We all need to be mindful of how we move from our busy time to our down time – else, we run the risk of never having any down time! Music can be a useful tool to help us navigate the transition from work to life by giving us an aural cue that work is done (reminiscent of the school bell), and also help us shift our frame of mind. 

Being from the East Coast (and having an admittedly dry sense of humour) one of my favourite songs for this purpose is “The Idiot” by Stan Rogers. If I feel as though I’m heading home with a heavy load on my shoulders, I’ll reserve the last few minutes of my commute to mindfully listen, and mentally pack up my troubles for the day.

5. Get involved and make some music!

….

Hear me out.

If you’re the kind of person who has sung the “I couldn’t carry a tune in a bucket” refrain your whole life, I am here to tell you – you don’t need to be a musician to play music. Don’t let our crazy, elitist, money-obsessed society convince you that music is the domain of the talented (my lest favourite word, by the way). 

Music is a skill which can be learned – just like learning to tying your shoe. 

And it is well documented that participating in music has positive impacts on our mood, self-esteem, cognitive functioning, memory, focus – so much so that musicians even have bigger brains.

“But wait!” you cry. “I’m too old to learn music! You can’t teach an old dog new tricks!’

It’s never too late to learn. Here’s a quote from a great study that was featured in an article from National Geographic:

Jennifer Bugos, an assistant professor of music education at the University of South Florida, Tampa, studied the impact of individual piano instruction on adults between the ages of 60 and 85. After six months, those who had received piano lessons showed more robust gains in memory, verbal fluency, the speed at which they processed information, planning ability, and other cognitive functions, compared with those who had not received lessons.

Even at 85 years old, people are  benefiting from learning and playing music.

So, you now have full permission to join that community choir, dust off those piano keys, or even just belt it out in the shower. 


Suggested Readings:

Musicophilia: Tales of Music and the Brain, by Oliver Sacks

Tune In: Use Music Intentionally to Curb Stress, Boost Morale, and Restore Health. A Music Therapy Approach to Life, by Jennifer Buchanan

The Singing Neanderthals: The Origins of Music, Language, Mind, and Body by Steven Mithen


Do you have a song that “brings you back?” What is your transition anthem? Share your thoughts with us below!

Letting Go

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by Françoise Mathieu, M.Ed., CCC., RP

This is a post about transitions and making time for reflection.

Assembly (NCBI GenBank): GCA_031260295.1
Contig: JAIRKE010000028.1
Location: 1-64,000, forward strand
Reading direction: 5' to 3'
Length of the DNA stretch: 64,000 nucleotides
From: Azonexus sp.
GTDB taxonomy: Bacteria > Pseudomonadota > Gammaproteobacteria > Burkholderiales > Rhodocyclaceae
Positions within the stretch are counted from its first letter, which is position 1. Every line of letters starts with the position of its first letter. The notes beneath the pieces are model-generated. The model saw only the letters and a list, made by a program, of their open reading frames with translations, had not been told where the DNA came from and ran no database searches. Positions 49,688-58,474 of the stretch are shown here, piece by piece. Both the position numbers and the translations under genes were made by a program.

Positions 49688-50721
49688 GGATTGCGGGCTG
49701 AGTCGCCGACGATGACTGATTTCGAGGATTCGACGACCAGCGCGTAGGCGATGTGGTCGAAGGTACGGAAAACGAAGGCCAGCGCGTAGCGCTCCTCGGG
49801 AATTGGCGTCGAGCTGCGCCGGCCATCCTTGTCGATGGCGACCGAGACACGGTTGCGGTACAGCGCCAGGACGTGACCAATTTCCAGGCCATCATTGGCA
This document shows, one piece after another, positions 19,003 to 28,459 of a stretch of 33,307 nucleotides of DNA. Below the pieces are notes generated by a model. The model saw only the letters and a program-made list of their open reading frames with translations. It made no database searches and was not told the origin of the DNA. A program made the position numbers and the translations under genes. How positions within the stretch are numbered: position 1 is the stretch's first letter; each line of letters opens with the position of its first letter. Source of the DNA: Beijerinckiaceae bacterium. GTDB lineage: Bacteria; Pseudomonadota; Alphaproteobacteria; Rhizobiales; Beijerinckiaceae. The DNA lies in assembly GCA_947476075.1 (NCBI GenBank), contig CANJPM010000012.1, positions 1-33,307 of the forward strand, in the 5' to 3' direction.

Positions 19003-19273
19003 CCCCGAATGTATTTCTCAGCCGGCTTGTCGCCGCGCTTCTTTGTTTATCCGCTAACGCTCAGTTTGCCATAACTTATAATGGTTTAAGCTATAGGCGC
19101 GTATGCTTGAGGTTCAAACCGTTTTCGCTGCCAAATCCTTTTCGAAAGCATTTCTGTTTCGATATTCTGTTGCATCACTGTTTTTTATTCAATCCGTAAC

And listening to podcasts.

Yes, it may seem like a strange combo, but stay with me for a sec.

I have been doing a lot of driving this summer: back and forth from my home to the cottage to deal with a septic tank (oh yes, my life is full of glamour), one trip to visit my sister and her gorgeous new baby, one to drop off my son and his buddies on their back-country camping adventure and then to bring them home four days later (the car slightly less fragrant on the way back) and two trips for memorial services and major events in our extended family.

For some of those trips, I wasn’t in a huge rush, and I decided to take some country roads to break it up and skip our major highway which seems to be full of construction and sleep-deprived truck drivers these days.

This is a big transition summer for my family as our youngest prepares to go away to university (in less than 30 days! But apparently, I’m the only one doing that countdown, and no, it’s not because I can’t wait for him to leave), and our oldest goes back to Nova Scotia to complete her final year and starts thinking about next steps.

 

Pic of my son and his friends canoeing towards a forest fire and thunderstorms. Symbolism aplenty.

So, in order to maximize time with my kids while they work summer jobs, I haven’t taken a holiday per se, but I have worked shorter hours so I can be home for a spontaneous BBQ with them and their friends, or a quick trip to the ice cream shop – or, quite frankly, just work from my little garden in the back of our house and grab a few minute to chat as they come and go. It’s precious and sweet, and I cherish my time with these two incredible young adults. Granted, they don’t do many dishes, lose their wallets and keys regularly, and text me “What’s for dinner?” or “Can I have the car?” almost daily.

It’s hectic, but it’s so fun.

One night, we all took the local ferry (20 minutes to cross, free!) to Wolfe Island and had a leisurely dinner with friends on a patio and watched the sun set and the blood moon emerge. It felt like a week-long vacation but we were minutes from our house. Amazing.

 

Kingston also has a gorgeous new urban beach which is just down the street from where I live. I love that everyone in our city finally has free access to a beautiful swimming spot. My friend Amber took this pic a few days ago, and it was likely early in the day as the beach is full to the rafters by midday:

 

When I drive alone, I love to listen to podcasts. Here are the ones I have been listening to: